Milquetoast is used to refer to a person or thing that is mild, wimpy, or otherwise lacking. It is most often used to refer to people, particularly boring, meek, and unexceptional people.
The term milksop has been used for centuries in this sense, perhaps being most familiar in the English translation of Don Quixote, in which Don Quixote berates Sancho using the phrase, "who baits thee, thou soul of a milksop?" (This is not a direct translation from the Spanish; the closest phrase appearing in the original rant is 'corazón de mantequillas', 'heart of butter'). The phrase was used long before this, and has appeared in other works as a surname for a weak character. As a matter of fact, we have historical examples of milksop being used to refer to people that appear long before any (surviving) examples of it being used to refer to bread soaked with milk.
By the early 1800s, the more current phrase milktoast began to be used in the same fashion. At this time it was more often used for the dish, milk toast, which was commonly served to young children and the infirm, as an easily chewed and digested meal. During this time the phrase had a distinct subtext of 'unmanly', and was much more likely to be used for timid boys and men than women... after all, women were supposed to be timid.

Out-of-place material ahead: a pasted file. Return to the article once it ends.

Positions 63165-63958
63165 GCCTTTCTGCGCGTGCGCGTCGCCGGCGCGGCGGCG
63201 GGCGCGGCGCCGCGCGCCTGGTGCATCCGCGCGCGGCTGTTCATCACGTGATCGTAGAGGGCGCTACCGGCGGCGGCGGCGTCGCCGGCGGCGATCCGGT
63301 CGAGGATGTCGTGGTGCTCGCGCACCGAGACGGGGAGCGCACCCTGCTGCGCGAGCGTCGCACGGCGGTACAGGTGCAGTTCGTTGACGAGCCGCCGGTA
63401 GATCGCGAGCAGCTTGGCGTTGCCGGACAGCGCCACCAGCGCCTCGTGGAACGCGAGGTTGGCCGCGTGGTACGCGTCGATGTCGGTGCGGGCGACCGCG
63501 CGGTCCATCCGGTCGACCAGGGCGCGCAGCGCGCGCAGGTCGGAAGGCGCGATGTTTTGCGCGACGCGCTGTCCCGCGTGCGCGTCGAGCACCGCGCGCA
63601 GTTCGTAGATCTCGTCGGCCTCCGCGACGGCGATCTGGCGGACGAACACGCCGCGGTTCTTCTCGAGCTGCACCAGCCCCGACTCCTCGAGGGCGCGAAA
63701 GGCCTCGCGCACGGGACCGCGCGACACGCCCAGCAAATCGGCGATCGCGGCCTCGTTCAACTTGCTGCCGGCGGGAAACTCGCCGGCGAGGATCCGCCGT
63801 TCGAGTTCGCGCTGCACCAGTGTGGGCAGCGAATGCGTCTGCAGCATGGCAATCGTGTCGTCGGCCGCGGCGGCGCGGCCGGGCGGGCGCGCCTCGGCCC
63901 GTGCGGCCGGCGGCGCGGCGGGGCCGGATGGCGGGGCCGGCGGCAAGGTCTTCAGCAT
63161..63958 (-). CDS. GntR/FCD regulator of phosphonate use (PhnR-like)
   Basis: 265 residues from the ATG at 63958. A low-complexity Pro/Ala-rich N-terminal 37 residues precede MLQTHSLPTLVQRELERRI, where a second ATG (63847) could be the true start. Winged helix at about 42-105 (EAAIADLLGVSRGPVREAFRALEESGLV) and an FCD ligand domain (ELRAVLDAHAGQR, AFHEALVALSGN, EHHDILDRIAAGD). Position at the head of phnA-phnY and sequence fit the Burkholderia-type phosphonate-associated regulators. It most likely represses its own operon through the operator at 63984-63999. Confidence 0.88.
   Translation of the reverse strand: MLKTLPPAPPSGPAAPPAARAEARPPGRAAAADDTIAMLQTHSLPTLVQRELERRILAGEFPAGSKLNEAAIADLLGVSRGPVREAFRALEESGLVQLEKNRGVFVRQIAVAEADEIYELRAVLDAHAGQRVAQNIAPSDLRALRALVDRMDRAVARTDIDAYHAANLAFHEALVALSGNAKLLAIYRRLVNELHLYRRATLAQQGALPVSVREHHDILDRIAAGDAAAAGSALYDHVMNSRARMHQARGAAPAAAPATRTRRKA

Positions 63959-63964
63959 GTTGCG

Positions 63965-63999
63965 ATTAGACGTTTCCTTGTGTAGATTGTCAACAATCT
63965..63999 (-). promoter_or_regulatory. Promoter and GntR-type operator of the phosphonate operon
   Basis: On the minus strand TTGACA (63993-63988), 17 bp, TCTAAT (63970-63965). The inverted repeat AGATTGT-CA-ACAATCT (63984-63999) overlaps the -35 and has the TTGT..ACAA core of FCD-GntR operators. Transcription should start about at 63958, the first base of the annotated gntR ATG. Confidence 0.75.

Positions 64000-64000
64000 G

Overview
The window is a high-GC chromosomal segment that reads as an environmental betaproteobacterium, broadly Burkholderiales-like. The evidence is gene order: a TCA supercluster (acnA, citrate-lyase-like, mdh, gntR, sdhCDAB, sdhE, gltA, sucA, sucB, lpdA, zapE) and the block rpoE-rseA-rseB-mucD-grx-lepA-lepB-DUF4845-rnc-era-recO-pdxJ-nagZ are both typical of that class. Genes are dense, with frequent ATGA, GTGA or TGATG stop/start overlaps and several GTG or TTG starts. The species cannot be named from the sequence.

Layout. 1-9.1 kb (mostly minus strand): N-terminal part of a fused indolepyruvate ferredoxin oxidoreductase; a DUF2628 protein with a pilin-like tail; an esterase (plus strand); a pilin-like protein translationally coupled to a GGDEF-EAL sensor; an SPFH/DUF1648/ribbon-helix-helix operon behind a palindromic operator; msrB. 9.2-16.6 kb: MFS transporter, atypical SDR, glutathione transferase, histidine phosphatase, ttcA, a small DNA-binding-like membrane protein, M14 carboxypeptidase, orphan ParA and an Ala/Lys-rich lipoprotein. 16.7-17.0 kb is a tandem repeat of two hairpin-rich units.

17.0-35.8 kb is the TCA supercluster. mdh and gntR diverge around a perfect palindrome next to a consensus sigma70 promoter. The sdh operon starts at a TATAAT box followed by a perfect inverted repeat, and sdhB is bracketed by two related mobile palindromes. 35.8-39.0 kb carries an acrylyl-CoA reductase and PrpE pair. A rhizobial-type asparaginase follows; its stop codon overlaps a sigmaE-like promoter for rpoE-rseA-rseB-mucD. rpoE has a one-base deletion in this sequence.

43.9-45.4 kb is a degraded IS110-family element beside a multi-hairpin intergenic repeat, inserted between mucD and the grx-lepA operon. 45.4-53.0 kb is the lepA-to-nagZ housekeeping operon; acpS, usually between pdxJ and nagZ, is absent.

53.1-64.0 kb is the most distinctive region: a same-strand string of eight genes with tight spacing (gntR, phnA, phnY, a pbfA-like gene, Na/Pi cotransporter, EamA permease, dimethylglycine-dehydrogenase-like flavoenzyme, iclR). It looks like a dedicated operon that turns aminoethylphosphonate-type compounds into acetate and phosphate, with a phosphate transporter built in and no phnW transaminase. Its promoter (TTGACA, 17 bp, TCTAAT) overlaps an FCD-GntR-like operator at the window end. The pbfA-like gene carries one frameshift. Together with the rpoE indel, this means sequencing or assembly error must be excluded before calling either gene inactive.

The current form, 'milquetoast', was first used by U.S. newspaper cartoonist H.T. Webster in his strip The Timid Soul, in which the central character was named Caspar Milquetoast -- "the man who speaks softly and gets hit with a big stick". The strip ran from 1924 to 1952, depicting the life and times of Caspar, a very meek man indeed. By the 1930s, the word milquetoast was starting to enter common usage. It is still in use today, although it becomes more obscure every year.